you with their children and say this is my child. We watched the film
together. You know, the film still does resonate.
Patty Duke: I get a kick out of it and I get a bigger kick when they
sing the song and they know all the words. People come up to me in
airports and ladies rooms and theyíll break into song.
Jamie Steinberg: Well, itís...
Patty Duke: Itís so much fun to be part of some larger culture, you
Jamie Steinberg: Yes, it is. Itís such a great, you know, part of
peopleís childhood. It was a definite big part of mine. What were some
memories you have from your childhood that really still resonate with
Patty Duke: The actors who played the family members really not only
saved me but brought me great joy during the day when weíd work because
unfortunately it was not so swell at home so their intelligence, their
love, their caring is just emblazoned into my heart.
Jamie Steinberg: Well, we definitely have to say about the same for you.
You really make a childhood, you make an adulthood for that matter with
such incredible roles like this Drop Dead Diva one so thank you so much.
Patty Duke: Oh, my goodness. My head is getting so big I wonít get out
of this room.
Jamie Steinberg: Well, itís so much fun to hear your giddy laughter. I
Patty Duke: Iím a giggler, Iím a giggler, yes.
Jamie Steinberg: Well, Iím on Twitter right now live Tweeting to your
fans. What would you like to say to all of them?
Patty Duke: Send heat. I live in North Idaho and itís all of 60 degrees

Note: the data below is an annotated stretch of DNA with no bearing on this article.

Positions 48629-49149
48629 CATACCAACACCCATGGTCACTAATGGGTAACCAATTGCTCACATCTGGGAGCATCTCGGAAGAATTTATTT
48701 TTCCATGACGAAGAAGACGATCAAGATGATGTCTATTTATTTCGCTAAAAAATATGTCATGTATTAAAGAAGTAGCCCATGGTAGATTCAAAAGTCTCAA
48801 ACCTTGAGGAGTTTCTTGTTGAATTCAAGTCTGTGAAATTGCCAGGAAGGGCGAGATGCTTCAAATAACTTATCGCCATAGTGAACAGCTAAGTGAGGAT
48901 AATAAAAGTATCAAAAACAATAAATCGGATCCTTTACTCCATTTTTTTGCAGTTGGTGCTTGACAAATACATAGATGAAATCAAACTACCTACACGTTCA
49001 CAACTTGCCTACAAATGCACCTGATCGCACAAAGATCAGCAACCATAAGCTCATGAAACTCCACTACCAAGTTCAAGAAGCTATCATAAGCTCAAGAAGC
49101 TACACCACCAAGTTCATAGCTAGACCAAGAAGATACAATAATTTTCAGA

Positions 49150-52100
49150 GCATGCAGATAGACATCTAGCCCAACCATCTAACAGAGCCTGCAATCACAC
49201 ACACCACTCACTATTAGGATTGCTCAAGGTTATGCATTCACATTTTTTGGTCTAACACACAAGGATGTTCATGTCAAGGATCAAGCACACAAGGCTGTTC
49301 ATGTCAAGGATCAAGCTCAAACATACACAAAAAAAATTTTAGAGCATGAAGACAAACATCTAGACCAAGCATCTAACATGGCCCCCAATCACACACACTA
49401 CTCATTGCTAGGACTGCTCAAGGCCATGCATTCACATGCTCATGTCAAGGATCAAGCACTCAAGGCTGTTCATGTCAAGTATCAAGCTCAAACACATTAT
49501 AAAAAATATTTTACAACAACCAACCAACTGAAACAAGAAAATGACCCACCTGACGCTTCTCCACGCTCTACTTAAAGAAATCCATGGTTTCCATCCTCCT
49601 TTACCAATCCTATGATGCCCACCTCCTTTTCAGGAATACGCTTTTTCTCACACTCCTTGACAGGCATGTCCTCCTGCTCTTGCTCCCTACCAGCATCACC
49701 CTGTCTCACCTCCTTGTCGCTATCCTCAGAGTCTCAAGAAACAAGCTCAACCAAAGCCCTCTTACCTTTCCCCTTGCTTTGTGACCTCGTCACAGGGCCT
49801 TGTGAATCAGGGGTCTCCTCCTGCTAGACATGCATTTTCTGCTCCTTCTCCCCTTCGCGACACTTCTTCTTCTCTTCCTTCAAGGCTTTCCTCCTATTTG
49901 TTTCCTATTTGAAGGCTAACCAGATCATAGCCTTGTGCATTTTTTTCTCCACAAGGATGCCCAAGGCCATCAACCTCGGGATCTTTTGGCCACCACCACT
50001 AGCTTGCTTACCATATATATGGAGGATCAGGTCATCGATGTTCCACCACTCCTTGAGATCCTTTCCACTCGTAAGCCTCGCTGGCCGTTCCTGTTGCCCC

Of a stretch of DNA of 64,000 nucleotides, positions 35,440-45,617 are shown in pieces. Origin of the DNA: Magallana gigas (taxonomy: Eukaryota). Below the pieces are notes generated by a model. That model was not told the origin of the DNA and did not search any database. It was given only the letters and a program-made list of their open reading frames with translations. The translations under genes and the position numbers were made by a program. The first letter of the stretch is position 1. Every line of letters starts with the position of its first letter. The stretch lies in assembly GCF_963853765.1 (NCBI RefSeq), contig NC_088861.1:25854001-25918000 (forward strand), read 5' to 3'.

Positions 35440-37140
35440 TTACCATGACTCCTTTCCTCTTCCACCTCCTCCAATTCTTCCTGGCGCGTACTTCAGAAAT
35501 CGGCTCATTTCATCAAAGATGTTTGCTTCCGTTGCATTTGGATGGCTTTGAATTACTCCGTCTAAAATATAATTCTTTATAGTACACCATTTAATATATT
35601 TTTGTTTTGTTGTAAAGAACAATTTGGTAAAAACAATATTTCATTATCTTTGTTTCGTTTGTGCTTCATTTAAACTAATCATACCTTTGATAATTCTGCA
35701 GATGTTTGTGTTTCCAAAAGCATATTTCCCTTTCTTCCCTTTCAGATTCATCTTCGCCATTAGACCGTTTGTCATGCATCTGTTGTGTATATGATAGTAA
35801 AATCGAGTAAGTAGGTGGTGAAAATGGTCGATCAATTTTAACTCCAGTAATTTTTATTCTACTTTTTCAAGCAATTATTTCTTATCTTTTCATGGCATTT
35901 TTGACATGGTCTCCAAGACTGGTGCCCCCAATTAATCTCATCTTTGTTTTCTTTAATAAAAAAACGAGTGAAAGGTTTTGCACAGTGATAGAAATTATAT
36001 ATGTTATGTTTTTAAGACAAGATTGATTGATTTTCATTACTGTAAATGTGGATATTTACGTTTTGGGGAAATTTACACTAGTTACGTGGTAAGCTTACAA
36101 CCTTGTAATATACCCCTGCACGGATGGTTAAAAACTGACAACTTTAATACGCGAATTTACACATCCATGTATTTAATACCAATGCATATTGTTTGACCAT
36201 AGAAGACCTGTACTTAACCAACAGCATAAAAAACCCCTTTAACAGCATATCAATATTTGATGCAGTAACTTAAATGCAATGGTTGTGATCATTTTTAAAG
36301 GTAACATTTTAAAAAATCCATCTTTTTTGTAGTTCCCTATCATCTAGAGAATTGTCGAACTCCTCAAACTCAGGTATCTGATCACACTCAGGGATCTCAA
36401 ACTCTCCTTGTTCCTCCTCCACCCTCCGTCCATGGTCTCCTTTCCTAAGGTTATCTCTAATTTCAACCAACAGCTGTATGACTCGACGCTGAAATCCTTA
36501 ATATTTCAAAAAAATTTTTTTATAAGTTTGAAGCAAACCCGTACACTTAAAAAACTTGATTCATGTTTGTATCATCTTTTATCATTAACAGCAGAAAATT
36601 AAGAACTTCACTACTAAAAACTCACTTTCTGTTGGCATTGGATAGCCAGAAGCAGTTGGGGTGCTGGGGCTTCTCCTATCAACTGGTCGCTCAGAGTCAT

today. Thatís after two weeks of rain. Now whoever says they have a
house for me available where itís warm, weíre in.
Jamie Steinberg: Youíll jump.
Patty Duke: Immediately.
Jamie Steinberg: Well, thank you so much again for all of your time.
Patty Duke: It was fun, thank you.
Operator: Our next question is from the line of Keshaunta Moton from
Poptimal.com. Please proceed.
Patty Duke: Poptimal.com. Thatís cute. Hello?
Operator: Ms. Moton, your line is open.
Patty Duke: Ms. Moton?
Operator: Ms. Moton, please re-register. Our next question is from the
line of Jamie Ruby from SciFiVision.com
Jamie Ruby: I can go again, thatís fine. So you have obviously done a
lot of work before this but is there anything new that you learned about
yourself after being on Drop Dead Diva?
Patty Duke: Yes. I had been going through a time where I kind of was
doubting that I really could do it anymore. Part of that is because we
older ladies donít get cast as often so what I learned was something I
already knew but had allowed to get kind of hazy and that is if I put
one foot in front of the other and do my job, I can be proud of the work
Jamie Ruby: And you should be. So also I wanted to ask...
Patty Duke: But thereís never enough work, you know, weíre terrible all